Automotive

Published on May 18th, 2020 | by Subhash Nair

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Dyson Reveals Their Cancelled Electric Car Prototype

Back in 2017, Dyson surprised the automotive world by announcing that they would be creating their very own electric car. By 2018, they selected Singapore as a site for their auto factory. However, by October of 2019, the entire project was scrapped, and Dyson shelved the idea. Well, James Dyson has now revealed a few details and photos in an exclusive interview with The Times. You can read the full interview here, but without a subscription the content is hidden behind a paywall.

credit: The Times

In the interview, a few very interesting details were unveiled. Dyson hadn’t yet settled on a model name, so the project was codenamed ‘N526’. Sounds almost like a vacuum cleaner model. Apparently there was at least one prototype of the vehicle in Wiltshire, and James Dyson himself has driven the car.

The interview revealed some technical specifications about the N526. It was imagined as a 7-seater SUV. It was 5 metres long, 2 metres wide and 1.7 metres tall. Two electric motors would deliver propulsion and the system would be equipped to output an impressive 536hp and 650Nm of torque.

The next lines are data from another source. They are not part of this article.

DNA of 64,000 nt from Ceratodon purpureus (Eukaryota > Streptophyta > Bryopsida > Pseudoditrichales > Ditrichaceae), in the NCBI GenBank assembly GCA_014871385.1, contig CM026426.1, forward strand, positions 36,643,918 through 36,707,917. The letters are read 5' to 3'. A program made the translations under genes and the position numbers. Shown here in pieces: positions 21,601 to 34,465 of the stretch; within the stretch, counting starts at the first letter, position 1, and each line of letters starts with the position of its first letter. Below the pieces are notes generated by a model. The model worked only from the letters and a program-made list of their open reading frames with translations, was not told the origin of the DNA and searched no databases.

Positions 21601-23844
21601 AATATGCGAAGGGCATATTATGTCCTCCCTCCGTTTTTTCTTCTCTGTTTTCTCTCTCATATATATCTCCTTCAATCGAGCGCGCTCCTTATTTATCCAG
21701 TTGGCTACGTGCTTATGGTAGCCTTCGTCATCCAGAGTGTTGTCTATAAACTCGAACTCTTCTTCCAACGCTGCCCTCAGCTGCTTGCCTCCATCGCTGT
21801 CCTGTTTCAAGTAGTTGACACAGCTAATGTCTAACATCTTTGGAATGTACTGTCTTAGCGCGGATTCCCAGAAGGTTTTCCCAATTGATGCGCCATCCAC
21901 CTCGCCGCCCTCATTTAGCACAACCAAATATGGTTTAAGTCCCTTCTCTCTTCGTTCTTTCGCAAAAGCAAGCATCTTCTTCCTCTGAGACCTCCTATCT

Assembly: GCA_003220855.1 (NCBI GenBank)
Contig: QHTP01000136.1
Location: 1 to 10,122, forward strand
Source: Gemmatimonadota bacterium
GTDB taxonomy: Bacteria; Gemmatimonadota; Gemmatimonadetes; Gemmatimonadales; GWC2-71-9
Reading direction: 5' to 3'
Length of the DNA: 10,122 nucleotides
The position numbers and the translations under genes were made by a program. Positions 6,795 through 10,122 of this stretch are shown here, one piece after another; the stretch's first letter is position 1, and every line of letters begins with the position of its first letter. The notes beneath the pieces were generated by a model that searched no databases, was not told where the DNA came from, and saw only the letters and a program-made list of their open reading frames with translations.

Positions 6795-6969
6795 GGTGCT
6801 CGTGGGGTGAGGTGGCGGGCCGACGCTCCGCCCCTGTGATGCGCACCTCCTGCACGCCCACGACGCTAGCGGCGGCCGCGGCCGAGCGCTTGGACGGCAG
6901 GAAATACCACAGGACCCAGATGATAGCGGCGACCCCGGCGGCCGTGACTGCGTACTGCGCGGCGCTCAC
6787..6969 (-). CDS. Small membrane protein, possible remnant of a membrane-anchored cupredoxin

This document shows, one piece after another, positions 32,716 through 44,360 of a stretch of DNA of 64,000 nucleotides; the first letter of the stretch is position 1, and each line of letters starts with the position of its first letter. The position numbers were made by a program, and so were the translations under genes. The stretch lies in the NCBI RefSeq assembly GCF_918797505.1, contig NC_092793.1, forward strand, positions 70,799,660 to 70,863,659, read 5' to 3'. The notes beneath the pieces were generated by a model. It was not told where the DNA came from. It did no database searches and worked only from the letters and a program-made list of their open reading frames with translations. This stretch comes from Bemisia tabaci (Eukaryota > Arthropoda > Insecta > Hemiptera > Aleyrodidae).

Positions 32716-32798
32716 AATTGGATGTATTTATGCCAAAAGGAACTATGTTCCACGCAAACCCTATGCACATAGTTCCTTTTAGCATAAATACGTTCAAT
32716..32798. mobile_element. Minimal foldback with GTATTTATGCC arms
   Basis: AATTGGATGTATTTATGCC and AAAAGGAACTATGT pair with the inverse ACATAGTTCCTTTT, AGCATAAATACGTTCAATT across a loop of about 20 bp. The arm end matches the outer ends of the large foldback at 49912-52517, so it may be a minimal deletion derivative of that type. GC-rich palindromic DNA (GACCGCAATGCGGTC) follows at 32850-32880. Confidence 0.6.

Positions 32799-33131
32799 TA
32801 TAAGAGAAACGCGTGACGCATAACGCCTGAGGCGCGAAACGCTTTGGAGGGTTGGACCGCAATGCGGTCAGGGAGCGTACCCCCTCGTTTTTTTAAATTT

This would enable an impressive 0-100km/h acceleration time of 4.8 seconds. Given the SUV’s alleged 2.6 tonne weight, it was still a tad slower than the Model S. However, its range was truly impressive. Dyson claims they would have been able to deliver over 965km on a single charge. And this was with the climate control and radio on doing over 110km/h. Tesla’s best Model S today does about 610km.

The secret to the N526’s excellent range was in its batteries. Dyson, being a company centred around invention, had patented their very own ‘solid state’ batteries. Besides being able to deliver longer range drives, these Dyson batteries would operate efficiently in freezing weather, something lithium ion batteries sometimes struggle with.

Credit: The Times

So, with such an impressive prototype, why didn’t Dyson go ahead with the project? Well, because they would have to sell their electric cars at £150,000 just to break even. That’s nearly RM800,000 before duties and taxes. It was probably too much of a gamble for a brand normally associated with vacuum cleaners and other home appliances.

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James Dyson allegedly poured £500 million of his own personal fortune into the project. But don’t worry, he was recently put on top a list of the UK’s richest people. He says the company is still keen supplying their batteries in automotive applications, but won’t look to enter the automotive industry until electric vehicles becomes much, much cheaper to produce.

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